Wilkins, John, A discovery of a new world : or a discourse tending to prove, that 'tis probable there may be another Habitable World in the Moon ; with a discourse concerning the Probability of a Passage thither; unto which is added, a discourse concerning a New Planet, tending to prove, that 'tis probable our earth is one of the Planets

Table of contents

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[1. None]
[2. Ex Libris James S. Dearden Rampside]
[4. In Two Parts.]
[5. The Fifth Edition Corrected and Amended. LONDON,]
[6. The Epiſtle to the READER.]
[7. The Propoſitions that are proved in this Diſcourſe. PROPOSITION I.]
[8. PROP. II.]
[9. PROP. III.]
[10. PROP. IV.]
[11. PROP. V.]
[12. PROP. VI.]
[13. PROP. VII.]
[14. PROP. VIII.]
[15. PROP. IX.]
[16. PROP. X.]
[17. PROP. XI.]
[18. PROP. XII.]
[19. PROP. XIII.]
[20. PROP. XIV.]
[21. The Firſt Book. That the MOON May be a WORLD. The Firſt Propoſition, by way of Preface.]
[22. Sed vanus ſtolidis hæc omnia finxerit Error.]
[23. Solis lunæq; labores.]
[24. Cum fruſtra reſonant æra auxiliaria Lunæ.]
[25. Una laboranti poterit ſuccerrere Lunæ.]
[26. Gantus & è cælo poſſunt deducere Lunam.]
[27. Cantus & ſi curru lunam deducere tentant, Et facerent, ſi non æra repulſa ſonant.]
[28. PROP. II. That a Plurality of Worlds doth not contradict any Principle of Reaſon or Faith.]
[29. Æſtuas infelix auguſto limite mundi.]
[30. PROP. III. That the Heavens do not conſiſt of any ſuch pure Matter, which can priviledge them from the like Change and Corruption, as theſe Inferiour, Bodies are liable unto.]
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That the Moon may be a World.
ſider how any Rugged Body would appear, be-
ing enlightned, you would eaſily conceive that
it muſt neceſſarily ſeem under ſome ſuch Gib-
bous unequal form, as the Moon is here repre-
Now for the Infallibility of theſe ap-
pearances, I ſhall refer the Reader to that which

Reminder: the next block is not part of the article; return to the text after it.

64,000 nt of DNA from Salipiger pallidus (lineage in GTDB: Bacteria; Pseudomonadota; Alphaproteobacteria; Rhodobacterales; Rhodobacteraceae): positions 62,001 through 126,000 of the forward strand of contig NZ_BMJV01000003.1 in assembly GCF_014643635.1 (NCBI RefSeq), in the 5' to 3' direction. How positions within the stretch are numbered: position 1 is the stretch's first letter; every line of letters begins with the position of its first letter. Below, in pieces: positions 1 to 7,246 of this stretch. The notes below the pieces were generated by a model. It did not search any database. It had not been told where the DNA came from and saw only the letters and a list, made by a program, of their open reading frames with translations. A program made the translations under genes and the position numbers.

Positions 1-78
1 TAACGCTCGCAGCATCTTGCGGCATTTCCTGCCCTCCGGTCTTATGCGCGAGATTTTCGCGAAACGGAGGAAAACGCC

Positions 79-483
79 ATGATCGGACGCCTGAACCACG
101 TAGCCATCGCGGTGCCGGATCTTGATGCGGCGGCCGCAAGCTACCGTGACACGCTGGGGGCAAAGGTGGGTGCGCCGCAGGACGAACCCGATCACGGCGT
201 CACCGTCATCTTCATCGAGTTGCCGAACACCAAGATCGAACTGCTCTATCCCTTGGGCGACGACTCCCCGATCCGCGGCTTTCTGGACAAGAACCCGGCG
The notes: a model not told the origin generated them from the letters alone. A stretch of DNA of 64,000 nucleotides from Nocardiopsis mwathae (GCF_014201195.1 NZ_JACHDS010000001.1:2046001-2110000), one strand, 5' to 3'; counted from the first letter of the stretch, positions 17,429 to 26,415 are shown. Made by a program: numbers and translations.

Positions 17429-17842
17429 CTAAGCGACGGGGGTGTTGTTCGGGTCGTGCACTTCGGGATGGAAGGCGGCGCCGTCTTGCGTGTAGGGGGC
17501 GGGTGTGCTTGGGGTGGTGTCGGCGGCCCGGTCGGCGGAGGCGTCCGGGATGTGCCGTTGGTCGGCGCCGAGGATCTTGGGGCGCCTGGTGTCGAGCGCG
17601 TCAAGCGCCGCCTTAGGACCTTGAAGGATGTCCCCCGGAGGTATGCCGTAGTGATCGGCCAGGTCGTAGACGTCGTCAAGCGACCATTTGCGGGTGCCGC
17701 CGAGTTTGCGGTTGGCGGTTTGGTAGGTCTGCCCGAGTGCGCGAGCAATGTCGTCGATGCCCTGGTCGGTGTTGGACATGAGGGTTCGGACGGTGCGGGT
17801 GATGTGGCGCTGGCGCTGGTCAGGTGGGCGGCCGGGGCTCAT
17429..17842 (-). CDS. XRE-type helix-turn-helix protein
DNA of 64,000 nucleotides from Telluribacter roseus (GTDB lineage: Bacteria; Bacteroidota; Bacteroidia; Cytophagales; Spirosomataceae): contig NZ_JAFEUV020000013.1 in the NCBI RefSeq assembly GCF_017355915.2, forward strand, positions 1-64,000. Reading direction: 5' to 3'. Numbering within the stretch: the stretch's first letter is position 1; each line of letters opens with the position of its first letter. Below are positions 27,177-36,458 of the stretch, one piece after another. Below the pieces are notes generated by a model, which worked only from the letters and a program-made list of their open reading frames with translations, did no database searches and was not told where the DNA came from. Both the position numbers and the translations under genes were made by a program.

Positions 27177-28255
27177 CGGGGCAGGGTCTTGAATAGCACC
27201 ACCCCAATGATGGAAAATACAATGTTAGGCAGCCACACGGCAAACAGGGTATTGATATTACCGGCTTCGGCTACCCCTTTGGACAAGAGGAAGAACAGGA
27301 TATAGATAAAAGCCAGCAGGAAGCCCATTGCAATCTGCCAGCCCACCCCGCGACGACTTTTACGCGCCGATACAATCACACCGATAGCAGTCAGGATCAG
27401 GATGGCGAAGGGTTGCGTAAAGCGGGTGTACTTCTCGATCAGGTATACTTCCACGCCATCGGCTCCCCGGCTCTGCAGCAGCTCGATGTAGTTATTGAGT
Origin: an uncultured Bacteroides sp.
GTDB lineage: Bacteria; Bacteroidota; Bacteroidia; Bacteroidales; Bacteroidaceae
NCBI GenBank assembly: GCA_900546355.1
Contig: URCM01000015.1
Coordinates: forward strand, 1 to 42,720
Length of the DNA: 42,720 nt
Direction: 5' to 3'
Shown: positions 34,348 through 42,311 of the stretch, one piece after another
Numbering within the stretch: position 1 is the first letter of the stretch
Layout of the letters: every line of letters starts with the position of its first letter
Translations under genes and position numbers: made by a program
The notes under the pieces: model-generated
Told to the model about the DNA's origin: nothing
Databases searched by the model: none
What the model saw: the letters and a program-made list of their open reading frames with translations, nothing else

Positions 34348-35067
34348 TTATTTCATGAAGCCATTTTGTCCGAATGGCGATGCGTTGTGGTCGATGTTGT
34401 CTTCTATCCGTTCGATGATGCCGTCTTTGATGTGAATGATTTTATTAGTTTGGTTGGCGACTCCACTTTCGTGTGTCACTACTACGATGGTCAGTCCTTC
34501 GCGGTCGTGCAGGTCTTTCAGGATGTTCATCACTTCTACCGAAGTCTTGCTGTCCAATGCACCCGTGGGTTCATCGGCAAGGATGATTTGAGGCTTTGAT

hath been ſaid in the Sixth Propoſition.
But Gæſar la Galla affirms, that all theſe
appearances may conſiſt with a plainSuperficies,
if we ſuppoſe the parts of the Body to be ſome
of them Diaphanous, and ſome Opacous;
if you Object, that the Light which is convey'd
to any Diaphanous part in a plain Superficies,
muſt be by a continued Line, whereas here there
appear many brighter parts among the Obſcure
at ſome diſtance from the reſt.
To this he
anſwers, it may ariſe from ſome Secret Con-
veyances and Channels within her Body, that
do conſiſt of a more Diaphanous matter, which
being covered over with an Opacous Superfi-
cies, the Light paſſing through them, may break
out a great way off;
whereas the other parts
betwixt, may ſtill remain Dark.
Juſt as the
River Aretbuſa in Sicily, which runs under
ground for a great way, and afterwards breaks
out again.
But becauſe this is one of the cheifeſt
Fancies, whereby he thinks he hath fully an-
ſwered the Argument of this Opininion;
I will
therefore ſet down his anſwer in his own words
leſt the Reader might ſuſpect more in them,
than I have expreſſed.
Non eſt impoſſible cæcos
cap. II.ductus diaphani &
perſpicui corporis, ſed opacd
ſuperficie protendi, uſque in diapbanam aliquam ex
profundoin ſuperficiem emergentem partem, per quos
ductus lume inlongo poſt modum interſticio erumpat,

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